Western Animation: Prehistoric Beast
Prehistoric Beast is a ten-minute long experimental animated film created by Phil Tippett and released in 1984. It is notable for being the first film by the Tippett studio. Set in Mesozoic times, it tells the story of a Monoclonius as it is hunted by a Tyrannosaurus rex.Made with the go motion animation technique, scenes from Prehistoric Beast were included in the 1985 full length documentary Dinosaur!, first aired on CBS in the United States on November 5, 1985. The film was originally released only for animation festivals, but can now be watched full online in Tippett's official YouTube channel. Available here.
It contains examples of the following tropes:
- Anachronism Stew: Tyrannosaurus and Monoclonius did not live at the same time in the Cretaceous period.
- The Bad Guy Wins: After chasing and stalking the Monoclonius for a while,the T.rex is ultimately able to corner, kill and eat it sucessfully. However, the T.rex isn't truly evil; it just wants to feed and survive, like any other predators want to.
- Canada, Eh?: The story is set in Alberta, Canada, 65 million years ago during the Late Cretaceous.
- Daylight Horror: The whole story takes place in broad daylight.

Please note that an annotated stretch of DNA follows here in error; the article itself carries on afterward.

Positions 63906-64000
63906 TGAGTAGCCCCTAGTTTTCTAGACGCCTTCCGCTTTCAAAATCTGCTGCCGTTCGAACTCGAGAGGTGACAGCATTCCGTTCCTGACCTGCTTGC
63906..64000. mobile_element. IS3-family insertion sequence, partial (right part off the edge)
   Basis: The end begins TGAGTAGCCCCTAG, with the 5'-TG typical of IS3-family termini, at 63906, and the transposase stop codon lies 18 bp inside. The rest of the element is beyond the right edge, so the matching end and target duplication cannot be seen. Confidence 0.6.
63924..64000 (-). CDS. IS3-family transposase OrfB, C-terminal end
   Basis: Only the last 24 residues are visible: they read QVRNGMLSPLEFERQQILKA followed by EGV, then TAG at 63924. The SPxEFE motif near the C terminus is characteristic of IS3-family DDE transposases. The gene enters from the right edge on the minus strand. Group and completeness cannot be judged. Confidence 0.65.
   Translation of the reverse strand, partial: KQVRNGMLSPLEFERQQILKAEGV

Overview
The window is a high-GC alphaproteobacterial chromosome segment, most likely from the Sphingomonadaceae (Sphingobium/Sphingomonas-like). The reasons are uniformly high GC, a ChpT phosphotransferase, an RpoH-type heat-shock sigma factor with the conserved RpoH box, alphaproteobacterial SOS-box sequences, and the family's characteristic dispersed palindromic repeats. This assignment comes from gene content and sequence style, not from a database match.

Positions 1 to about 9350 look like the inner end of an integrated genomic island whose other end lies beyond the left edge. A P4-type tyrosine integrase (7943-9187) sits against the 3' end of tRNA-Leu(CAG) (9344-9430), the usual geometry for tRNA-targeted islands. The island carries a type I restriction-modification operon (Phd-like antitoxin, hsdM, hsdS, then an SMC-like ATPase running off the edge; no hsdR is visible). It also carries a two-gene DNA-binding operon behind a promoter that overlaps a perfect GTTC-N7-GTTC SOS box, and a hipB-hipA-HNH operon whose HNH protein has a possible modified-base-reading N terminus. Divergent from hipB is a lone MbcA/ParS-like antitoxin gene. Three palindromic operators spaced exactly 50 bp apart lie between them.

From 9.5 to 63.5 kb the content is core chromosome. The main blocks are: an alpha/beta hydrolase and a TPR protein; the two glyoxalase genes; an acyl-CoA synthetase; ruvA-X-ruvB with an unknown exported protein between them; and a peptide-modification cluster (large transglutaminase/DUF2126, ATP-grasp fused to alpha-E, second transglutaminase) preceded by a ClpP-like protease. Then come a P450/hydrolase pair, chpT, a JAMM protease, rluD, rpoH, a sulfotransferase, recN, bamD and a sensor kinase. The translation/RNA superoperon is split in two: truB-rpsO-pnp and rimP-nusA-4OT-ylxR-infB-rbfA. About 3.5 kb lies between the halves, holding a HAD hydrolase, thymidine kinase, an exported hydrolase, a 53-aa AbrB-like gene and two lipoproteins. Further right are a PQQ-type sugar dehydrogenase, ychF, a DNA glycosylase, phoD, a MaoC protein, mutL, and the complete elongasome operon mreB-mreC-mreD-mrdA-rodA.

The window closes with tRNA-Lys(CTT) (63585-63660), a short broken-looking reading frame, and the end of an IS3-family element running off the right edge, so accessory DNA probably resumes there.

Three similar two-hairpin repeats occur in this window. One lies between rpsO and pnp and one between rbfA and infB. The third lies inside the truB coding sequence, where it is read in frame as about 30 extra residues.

- Downer Ending: The Monoclonius ends up killed and eaten by the T. rex.
- Everything's Better with Dinosaurs
- Light Is Not Good: See Daylight Horror above.
- Scenery Porn: The Cretaceous landscape is truly gorgeous.
- Seldom Seen Species: In place of the popular Triceratops, the lead ceratopsian role here is taken by a Monoclonius, a smaller and earlier relative of Trike itself.
- Triceratops should have been used, though, considering Monoclonius did not live 65 million years ago.
- Stock Dinosaurs: Played straight with the Tyrannosaurus. The dead dinosaur seen at the beginning being eaten by the Tyrannosaurus appears to be an Edmontosaurus.
- Stock Footage: As mentioned above, stock footage of this film was shown in the documentary Dinosaur!, on which Tippett worked too.
- Stop Motion: The whole film is animated this way.
- Tyrannosaurus rex